(Read more about our Secret Garden cooking school experience here.)

4. A  countryside cycling tour

Cycling Vietnam

We had a few days in Hoi An to fill with activities, and thought it would be fun to get out into the countryside a bit by taking a cycling tour.  Together with The Britannia Entourage, we did the Heaven and Earth Countryside Morning Tour.

We had specifically chosen this tour because it advertised, “cycling though the scenic countryside of Vietnam, far from the traffic the motor scooters, and the noises of the city”. It failed to mention that the first ten minutes of the tour is right through the busiest streets of Hoi An to get to the dock for the ferry that takes you to those quiet island roads.  After an initial scary start, we got over our wobbles and all reached the dock intact.

From then on, it was all cruisey-cycling. Our guide (Lan) really made the tour for us- she was entertaining, witty and had excellent English. When we realised the forecast that day was for rain, we were a bit worried about how that would pan out. However, once it started raining Lan and her assistant (whose name, I unfortunately can’t remember) produced plastic ponchos for us all and we rode on. Within an hour or so, the rain had stopped and it was sunny again. It hadn’t really impacted on our enjoyment of the ride and the sights. 

There was one very funny moment when a cow lunged out of a side lane and seemed intent on charging our bikes, but we just rode faster and laughed it off. We finished up with lunch at tables set under a mango tree at the home of a Vietnamese family. It was simple, but tasty.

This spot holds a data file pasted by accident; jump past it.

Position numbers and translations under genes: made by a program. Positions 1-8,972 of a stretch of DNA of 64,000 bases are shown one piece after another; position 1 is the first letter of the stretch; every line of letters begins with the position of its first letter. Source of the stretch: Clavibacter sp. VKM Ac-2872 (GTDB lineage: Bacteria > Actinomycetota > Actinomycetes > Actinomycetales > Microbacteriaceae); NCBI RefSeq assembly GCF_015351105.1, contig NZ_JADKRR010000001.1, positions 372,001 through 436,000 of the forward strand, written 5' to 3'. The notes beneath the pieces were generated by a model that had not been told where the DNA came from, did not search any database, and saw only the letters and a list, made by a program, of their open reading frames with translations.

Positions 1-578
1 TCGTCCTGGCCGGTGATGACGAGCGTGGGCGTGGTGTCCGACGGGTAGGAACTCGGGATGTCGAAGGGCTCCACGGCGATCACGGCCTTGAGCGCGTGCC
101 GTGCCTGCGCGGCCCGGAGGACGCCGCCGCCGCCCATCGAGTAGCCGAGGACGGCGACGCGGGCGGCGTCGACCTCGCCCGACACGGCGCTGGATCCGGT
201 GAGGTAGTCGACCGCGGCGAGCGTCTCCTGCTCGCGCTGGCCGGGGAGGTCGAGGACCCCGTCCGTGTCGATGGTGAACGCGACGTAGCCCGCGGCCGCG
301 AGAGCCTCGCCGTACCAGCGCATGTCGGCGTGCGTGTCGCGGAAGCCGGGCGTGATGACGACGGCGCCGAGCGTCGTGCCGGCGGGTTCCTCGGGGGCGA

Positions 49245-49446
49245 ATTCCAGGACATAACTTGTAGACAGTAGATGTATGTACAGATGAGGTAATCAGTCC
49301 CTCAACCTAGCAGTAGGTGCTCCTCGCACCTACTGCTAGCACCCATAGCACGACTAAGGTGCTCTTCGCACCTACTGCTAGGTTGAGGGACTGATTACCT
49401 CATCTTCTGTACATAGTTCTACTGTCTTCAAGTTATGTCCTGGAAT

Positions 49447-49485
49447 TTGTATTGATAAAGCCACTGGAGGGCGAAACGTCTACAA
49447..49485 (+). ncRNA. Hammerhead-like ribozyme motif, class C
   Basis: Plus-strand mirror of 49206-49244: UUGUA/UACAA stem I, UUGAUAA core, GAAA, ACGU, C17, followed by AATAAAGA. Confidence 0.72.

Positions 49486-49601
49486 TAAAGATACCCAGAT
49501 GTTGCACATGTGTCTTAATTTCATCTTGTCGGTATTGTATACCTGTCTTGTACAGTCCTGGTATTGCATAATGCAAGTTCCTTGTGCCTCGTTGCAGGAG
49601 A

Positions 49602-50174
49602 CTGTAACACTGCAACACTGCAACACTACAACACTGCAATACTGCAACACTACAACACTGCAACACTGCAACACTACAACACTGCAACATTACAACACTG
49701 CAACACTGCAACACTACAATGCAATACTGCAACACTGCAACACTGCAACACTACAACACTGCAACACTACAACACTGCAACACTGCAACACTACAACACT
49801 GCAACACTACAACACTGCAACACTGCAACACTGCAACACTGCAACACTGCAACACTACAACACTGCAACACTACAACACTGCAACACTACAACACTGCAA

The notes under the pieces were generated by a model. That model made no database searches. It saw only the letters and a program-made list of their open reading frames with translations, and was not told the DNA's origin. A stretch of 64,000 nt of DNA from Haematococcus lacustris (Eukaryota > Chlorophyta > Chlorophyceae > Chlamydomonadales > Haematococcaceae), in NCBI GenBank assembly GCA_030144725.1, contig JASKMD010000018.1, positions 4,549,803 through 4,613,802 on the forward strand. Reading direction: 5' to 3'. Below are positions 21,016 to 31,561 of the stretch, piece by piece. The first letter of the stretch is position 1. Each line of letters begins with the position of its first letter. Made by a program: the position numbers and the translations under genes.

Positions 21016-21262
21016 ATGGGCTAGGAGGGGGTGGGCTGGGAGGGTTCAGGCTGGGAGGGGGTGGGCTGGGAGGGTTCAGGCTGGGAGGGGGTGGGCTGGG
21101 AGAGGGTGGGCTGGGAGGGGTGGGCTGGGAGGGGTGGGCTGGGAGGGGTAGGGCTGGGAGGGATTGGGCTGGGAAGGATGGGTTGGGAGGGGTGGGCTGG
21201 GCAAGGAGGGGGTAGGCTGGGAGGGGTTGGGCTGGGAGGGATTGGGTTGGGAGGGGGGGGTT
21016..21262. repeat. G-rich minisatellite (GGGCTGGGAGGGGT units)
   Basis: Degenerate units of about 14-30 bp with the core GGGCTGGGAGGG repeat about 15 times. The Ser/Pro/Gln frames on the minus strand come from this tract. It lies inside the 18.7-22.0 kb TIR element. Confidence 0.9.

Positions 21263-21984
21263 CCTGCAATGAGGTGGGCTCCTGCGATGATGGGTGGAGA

Later in the holiday, when the eight of us all listed our ‘three holiday highlights’ this bike tour featured on every list.

5. The Reunification Palace in Ho Chi Minh City

Reunification Palace HCMC

The photograph of the North Vietnamese army tank crashing through the gates of the home and workplace of the President of South Vietnam during the Vietnam War (or American War, as it is now known in Vietnam) is one of the enduring images of that War. That moment at 11.30am on April 30, 1975,  marked the Fall of Saigon and the end of the War. Since then, the Reunification Palace (as it is now known) has been preserved exactly as it was. It is a museum and also used for government conferences and entertaining.

This Palace was the first thing we saw on our first trip to Vietnam, and really was an unexpected delight. It was designed by architect Ngo Viet Thu and is a wonderful example of modernist architecture and interiors.  Many of the architectural features and furnishings of the Palace would not be out of place in contemporary Australian homes.

Because everything has been left pretty much as it was in the 1970s, it offers a fascinating insight into the lives and times of the South Vietnamese ruling elite.

(Read more about our Reunification Palace experience here.)

6. ‘Compulsory’ Christmas Eve Dinner

Christmas Eve Vietnam

If you happen to be in Vietnam over the Christmas/New Year period, you will notice that a lot of hotels add a ‘compulsory’ Christmas Eve or New Years Eve dinner to the room rate they quote you.  Compulsory is their way of saying that you will be charged for it, regardless of whether you actually go to the dinner or not.

We were staying at the Vinh Hung Riverside Resort in Hoi An on Christmas Eve with The Britannia Entourage. We figured we may as well go to the compulsory dinner (for which we had been charged VND 840000 per adult – about USD$40) and check it out.

Oh my! It ended up being the most hilarious night.  There was a whole evening of entertainment put on by the hotel’s staff. Choral singing, solo and duet singing, multiple fashion parades that went on for just a little bit toooooooo long.  Then there was a guest talent quest…where a tiny five year old (who we think was from Korea), got up on stage and danced like Beyonce… followed by some Swedish guests who’d had quite a few beers by this stage and sang Christmas carols in Swedish. The program for the evening also outlined that there would be ‘structured play’ – which turned out to be some quizzes and raffle draws. Queenie managed to snag a quiz prize because she knew the name of the river the hotel is located on.